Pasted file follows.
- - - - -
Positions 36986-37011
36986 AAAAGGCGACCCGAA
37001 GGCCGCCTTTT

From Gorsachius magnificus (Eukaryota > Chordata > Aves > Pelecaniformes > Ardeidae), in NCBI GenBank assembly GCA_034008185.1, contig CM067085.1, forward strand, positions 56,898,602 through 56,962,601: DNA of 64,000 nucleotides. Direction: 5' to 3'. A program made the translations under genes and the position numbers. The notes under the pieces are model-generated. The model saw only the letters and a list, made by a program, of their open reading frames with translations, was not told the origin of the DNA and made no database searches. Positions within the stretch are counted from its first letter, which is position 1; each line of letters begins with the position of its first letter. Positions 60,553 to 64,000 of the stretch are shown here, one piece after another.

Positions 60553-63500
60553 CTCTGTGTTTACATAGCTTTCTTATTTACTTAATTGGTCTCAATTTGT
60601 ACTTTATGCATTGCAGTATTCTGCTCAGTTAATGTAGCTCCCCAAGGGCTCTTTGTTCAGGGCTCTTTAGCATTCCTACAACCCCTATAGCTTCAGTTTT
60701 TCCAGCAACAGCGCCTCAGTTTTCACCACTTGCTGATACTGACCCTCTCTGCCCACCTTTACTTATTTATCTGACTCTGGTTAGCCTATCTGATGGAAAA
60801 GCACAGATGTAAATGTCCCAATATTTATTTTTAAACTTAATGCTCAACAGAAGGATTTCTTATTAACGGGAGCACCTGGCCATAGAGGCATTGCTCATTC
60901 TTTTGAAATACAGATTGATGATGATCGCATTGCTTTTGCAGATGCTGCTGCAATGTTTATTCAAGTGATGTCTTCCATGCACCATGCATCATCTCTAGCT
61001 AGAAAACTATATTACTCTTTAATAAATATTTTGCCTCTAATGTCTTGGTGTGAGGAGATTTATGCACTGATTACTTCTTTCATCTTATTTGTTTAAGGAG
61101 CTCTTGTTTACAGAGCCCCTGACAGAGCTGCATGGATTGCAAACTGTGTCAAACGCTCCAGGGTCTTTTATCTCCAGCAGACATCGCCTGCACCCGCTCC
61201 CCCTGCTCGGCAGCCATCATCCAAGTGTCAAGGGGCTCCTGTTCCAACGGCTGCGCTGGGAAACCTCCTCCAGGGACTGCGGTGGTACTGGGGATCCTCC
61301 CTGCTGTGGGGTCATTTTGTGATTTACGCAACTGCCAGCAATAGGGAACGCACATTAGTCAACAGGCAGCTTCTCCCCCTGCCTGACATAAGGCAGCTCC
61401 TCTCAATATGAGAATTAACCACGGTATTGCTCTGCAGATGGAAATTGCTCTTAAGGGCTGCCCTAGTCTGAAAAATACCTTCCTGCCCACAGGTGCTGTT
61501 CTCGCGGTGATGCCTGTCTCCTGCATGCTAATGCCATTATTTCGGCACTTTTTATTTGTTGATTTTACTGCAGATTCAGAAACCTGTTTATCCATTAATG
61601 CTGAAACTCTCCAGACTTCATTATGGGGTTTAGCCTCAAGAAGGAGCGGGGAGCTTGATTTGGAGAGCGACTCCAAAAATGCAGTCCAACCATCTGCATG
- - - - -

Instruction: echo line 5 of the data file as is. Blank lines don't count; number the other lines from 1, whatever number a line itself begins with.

Positions 60553-63500